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March 03, 2022

What’s Next for NG9-1-1? One Pane of Glass for Emergency Management

Public sector agencies and educational institutions must be positioned to quickly detect, manage, and respond to threatening situations – from severe weather to active shooters and now pandemics. This requires the latest communication technology to alert employees, constituents, students, and first responders.

Real-time emergency management operations are now part of a technology ecosystem that allows public safety and law enforcement personnel to correlate Next Generation 9-1-1 (NG9-1-1) and location services data from disparate sources to respond to crises more effectively – and even solve crimes.

Consider the tie-in of video cameras and door locks, which makes it possible to lock down a college campus with a touch of a button. Infrared cameras can now detect people with weapons in their waistbands or handbag. Infrared technology can take the temperature of a crowd at a sporting event or concert. Instead of scanning every person, security operations look for those outliers that might have elevated temperatures indicating a serious illness like the coronavirus. They can be pulled aside for further investigation.

Real-time crime and emergency centers

On a large scale, full NG9-1-1 data is being pulled into what now can be described as real-time crime and emergency management centers. Previously, real-time emergency operation centers consisting of multiple agencies were stood up to address a disaster or emergency crisis and then shut down. Now state and local governments have full-time operation centers with data coming from multi-channels—NG911, license plate readers, traffic cameras, etc.— all the time.

For example, several years ago there was a robbery in Florida that police suspected was linked with eight other robberies in the area. The only witness said the robbers fled in a white van, which is not very descriptive. Since the police had software tools, they decided to put them to use. They plugged in the times of the robberies and white vans. The software searched the proximity of those addresses and picked out all white vans that were common. They found eight targets, sent detectives to investigate, and found the robbers. This type of technology is also being used for Amber Alerts.

The point is that public safety agencies are using this NG-9-1-1 and locations services technology all the time now. This is what is changing the playing field. The other game-changer is agencies now share the information. There was a time when law enforcement in a municipality and the county sheriff could not talk with each other because they had different radio frequencies. Now technology allows police officers on different radio frequencies, such as Texas State Troopers in Dallas and Houston, to communicate while still using their native frequencies.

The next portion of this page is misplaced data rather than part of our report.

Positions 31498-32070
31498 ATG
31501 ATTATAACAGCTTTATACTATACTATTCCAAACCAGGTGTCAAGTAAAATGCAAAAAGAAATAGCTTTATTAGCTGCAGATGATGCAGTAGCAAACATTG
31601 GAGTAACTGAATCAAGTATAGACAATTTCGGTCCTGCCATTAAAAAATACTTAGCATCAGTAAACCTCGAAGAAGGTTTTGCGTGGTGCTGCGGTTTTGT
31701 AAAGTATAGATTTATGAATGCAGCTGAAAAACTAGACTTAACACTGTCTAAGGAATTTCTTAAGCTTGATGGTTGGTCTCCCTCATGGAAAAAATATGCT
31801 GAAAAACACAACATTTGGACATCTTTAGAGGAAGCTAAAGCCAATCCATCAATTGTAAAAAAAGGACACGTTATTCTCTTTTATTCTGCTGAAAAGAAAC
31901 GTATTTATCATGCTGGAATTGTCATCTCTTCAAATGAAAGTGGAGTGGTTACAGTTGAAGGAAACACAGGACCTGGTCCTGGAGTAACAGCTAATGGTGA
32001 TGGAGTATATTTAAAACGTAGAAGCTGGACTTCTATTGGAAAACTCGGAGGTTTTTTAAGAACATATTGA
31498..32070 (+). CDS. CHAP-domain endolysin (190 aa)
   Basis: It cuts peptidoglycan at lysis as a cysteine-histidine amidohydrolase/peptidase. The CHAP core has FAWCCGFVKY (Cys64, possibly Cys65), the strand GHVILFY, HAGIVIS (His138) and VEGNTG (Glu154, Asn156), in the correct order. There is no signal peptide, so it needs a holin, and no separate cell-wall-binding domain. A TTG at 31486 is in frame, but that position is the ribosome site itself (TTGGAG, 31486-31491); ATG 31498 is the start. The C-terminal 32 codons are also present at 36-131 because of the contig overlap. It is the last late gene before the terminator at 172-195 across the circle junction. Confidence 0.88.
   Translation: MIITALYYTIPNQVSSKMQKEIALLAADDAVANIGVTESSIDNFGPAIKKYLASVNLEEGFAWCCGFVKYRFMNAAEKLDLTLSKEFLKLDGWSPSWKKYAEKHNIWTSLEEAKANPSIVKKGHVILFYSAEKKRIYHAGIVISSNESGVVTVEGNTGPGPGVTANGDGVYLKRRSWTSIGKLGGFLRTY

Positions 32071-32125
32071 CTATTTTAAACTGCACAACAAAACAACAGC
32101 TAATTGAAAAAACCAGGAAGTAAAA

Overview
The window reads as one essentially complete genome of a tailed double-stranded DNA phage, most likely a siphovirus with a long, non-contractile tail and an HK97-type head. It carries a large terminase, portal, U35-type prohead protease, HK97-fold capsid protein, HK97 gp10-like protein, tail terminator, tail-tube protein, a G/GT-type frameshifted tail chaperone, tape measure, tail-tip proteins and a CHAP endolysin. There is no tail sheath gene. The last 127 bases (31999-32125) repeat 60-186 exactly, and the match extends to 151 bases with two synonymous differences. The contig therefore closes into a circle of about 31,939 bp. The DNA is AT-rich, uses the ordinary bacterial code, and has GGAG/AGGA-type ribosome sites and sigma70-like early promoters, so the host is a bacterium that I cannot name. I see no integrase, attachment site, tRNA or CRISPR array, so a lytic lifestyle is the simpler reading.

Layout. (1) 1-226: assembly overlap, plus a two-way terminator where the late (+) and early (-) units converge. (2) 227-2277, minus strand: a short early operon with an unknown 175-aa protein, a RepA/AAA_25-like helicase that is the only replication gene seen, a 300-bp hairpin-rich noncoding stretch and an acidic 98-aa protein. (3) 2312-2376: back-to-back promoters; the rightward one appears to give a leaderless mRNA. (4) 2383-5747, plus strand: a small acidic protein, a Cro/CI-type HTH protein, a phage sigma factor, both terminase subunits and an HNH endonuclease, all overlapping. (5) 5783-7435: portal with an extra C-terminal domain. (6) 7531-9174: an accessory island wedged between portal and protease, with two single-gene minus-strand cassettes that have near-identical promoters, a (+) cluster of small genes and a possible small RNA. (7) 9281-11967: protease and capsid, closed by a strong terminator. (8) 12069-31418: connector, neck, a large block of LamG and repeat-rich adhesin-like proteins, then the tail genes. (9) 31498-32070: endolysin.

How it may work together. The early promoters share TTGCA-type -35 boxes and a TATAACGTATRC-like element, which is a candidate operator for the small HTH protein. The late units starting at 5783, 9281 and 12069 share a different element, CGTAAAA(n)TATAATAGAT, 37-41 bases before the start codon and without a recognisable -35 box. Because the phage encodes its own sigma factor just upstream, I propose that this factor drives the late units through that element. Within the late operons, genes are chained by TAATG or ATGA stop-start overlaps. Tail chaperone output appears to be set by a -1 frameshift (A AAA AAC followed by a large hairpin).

The agencies can deploy Internet Protocol (IP) technology in the background to link together the different radio frequencies. Now the different police forces or public safety organizations can collaborate, share files, pictures, and more. Overall, NG9-1-1 and police enforcement technology are finally coming together in the public realm so agencies can share information in near real-time. This makes the public arena much safer. We now have one pane of glass to help us with public and campus safety.

Overcoming Adoption Challenges                         

So, what are the barriers for agencies to implementing NG9-1-1 and other communication technology that helps emergency management personnel communicate and collaborate in near real-time?

  • First, all stakeholders must be on the same page in choosing the best solution for their agency. Remember solutions must be shared across agencies. Get five people in a room and you get five different opinions. So, everyone should opt for the same solution.
  • Agencies must engage in information-sharing agreements to set the basis for why and how data should be used.
  • Military and civilian NG9-1-1 capabilities must be coordinated. Currently, there must be changes in security permissions with the military on the receiver side when answering 9-1-1 calls. In the civilian realm, emergency personnel connects to core NG9-1-1 services, which route them to the location of the call. However, the military network and the private networks do not interact. So, there will have to be changed in rules and security permissions.

There are several issues to overcome. The technology is here, there are just human and behavior aspects that need to be worked out.

How Avaya Can Help

Avaya offers the latest in communications technology that lets you interconnect people, resources, data, and solutions to deliver information and respond to emergencies faster and more precisely than ever before.

For example, Avaya OneCloud solutions for Unified Communications as a Service (UCaaS) and Contact Center as a Service (CCaaS), provide enterprise organizations with a fast, convenient, and automated path to the benefits of cloud communications. Avaya’s solutions focus on supporting any kind of voice, video, text, or social real-time or near-real-time communication. Avaya has the capabilities to help you turn your NG9-1-1 center into a full contact center, the next stage in the evolution of emergency management operations.

To learn more about Avaya’s public safety initiatives and thought leadership watch the webinar NG-911:  Ensuring Compliance, Leveraging Enhancements, and Managing Emergencies.

Additional resources:

Don’t Skimp on NG-911. Lives are at stake.

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